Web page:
Twin Reversed Arterial Perfusion sequence (TRAPs) is a very rare complication that is specific to monochorionic pregnancies (babies who share a placenta) and occurs in roughly 1 percent of these pregnancies.

This occurs after one fetus develops normally whilst the other fails to develop but there are blood vessels that form in the placenta, connecting them. This results in the normal baby pumping blood directly into the fetus that didn’t develop, which becomes an abnormal appearing mass that continues to grow (undeveloped fetus). The normal baby will eventually become tired and begin to show signs of strain.

If your Obstetrician suspects that you may have this condition, you will be referred to a specialist fetal medicine centre for further evaluation and treatment, which usually involves laser therapy, to stop the blood flowing into the undeveloped fetus.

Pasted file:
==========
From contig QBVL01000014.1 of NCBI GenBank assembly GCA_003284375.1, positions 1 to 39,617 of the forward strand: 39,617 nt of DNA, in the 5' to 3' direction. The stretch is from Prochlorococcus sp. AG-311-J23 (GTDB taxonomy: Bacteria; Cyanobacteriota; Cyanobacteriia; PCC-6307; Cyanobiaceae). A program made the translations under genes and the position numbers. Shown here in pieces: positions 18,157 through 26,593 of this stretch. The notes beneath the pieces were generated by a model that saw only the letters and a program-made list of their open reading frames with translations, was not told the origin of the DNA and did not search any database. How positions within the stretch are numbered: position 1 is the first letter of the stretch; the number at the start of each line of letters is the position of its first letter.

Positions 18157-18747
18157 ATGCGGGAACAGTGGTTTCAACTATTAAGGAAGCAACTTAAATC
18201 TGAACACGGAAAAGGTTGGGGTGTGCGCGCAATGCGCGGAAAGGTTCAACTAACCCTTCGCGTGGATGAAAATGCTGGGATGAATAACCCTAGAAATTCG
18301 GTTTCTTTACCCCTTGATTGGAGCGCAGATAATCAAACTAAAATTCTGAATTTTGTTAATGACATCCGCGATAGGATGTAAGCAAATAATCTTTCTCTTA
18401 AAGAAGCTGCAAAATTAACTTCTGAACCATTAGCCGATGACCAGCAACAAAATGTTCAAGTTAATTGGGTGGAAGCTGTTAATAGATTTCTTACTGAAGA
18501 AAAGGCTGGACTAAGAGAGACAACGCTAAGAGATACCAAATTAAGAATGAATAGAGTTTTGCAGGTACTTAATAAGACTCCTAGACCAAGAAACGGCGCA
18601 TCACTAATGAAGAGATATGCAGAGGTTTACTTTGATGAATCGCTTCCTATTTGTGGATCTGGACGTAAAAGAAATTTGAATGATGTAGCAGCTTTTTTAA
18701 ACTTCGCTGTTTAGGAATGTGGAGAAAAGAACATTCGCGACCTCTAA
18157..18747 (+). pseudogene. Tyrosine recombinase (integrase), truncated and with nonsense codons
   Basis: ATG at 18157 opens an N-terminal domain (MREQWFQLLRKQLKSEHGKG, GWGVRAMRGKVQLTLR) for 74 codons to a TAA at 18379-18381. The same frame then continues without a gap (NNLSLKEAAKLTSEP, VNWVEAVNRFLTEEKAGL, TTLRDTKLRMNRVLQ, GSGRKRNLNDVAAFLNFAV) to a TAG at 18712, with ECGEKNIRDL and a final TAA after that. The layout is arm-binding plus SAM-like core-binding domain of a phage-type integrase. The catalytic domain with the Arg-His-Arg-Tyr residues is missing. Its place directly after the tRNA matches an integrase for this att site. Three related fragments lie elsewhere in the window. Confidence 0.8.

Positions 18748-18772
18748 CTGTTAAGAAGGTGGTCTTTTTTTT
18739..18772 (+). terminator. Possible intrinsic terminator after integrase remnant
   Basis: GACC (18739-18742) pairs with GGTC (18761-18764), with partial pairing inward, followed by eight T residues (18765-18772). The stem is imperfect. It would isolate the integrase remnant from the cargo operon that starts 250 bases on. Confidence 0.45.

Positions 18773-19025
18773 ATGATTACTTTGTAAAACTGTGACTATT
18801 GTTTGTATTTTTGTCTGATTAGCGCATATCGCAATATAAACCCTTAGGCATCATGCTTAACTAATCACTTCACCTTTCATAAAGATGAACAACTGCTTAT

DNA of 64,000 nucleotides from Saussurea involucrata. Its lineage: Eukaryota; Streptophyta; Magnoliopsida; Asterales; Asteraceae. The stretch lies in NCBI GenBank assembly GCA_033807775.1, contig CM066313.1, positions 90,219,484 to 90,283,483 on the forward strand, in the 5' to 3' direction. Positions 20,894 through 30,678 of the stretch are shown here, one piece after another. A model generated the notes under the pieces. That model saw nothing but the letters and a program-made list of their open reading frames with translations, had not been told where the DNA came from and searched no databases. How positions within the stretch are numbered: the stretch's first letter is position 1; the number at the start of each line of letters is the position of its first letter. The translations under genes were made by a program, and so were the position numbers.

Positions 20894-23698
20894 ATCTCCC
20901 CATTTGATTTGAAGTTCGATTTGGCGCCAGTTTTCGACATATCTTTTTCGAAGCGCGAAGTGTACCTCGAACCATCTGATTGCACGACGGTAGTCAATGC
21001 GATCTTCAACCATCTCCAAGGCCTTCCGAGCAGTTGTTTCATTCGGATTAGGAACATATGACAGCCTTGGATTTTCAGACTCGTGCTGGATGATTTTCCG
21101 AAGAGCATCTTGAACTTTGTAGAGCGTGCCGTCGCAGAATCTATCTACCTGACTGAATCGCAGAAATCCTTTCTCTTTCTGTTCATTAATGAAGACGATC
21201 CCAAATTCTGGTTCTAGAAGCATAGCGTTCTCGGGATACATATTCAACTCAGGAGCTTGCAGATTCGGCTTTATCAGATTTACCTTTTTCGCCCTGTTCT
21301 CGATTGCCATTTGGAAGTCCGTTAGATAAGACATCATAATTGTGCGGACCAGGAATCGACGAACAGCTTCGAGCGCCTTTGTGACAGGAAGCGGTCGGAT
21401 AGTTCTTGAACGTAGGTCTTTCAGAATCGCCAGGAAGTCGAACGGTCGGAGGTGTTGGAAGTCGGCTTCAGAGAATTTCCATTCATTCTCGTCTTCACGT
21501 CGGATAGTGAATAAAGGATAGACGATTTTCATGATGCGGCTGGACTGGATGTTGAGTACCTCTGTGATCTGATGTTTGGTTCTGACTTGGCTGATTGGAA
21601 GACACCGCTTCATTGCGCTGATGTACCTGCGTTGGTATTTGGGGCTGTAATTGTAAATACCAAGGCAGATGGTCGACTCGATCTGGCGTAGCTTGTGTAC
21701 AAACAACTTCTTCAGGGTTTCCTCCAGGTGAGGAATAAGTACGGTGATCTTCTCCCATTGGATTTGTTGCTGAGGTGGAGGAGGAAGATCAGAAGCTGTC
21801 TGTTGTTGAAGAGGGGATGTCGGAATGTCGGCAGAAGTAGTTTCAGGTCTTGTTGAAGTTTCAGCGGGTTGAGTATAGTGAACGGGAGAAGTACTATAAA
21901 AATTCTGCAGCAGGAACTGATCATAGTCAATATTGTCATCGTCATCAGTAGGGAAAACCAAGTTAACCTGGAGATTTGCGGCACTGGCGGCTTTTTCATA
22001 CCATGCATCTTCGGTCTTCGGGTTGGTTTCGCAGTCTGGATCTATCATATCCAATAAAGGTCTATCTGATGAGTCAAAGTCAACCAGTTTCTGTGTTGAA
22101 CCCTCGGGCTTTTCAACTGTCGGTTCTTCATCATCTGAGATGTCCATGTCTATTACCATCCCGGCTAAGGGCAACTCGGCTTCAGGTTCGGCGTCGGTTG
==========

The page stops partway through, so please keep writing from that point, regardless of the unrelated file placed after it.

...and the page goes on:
Following the procedure, the normal baby will continue to be monitored closely. Occasionally, this is discovered later in the pregnancy, and provided the normal baby is well, you may be closely monitored without intervention.

The diagrams below illustrate TRAPS in a twin and triplet pregnancy.

Supported by the GIFT-Surg international research project which is funded by the Wellcome Trust and EPSRC


Our Complications Guide is designed to help you to understand some of the conditions associated with twin, triplet and higher-order pregnancies.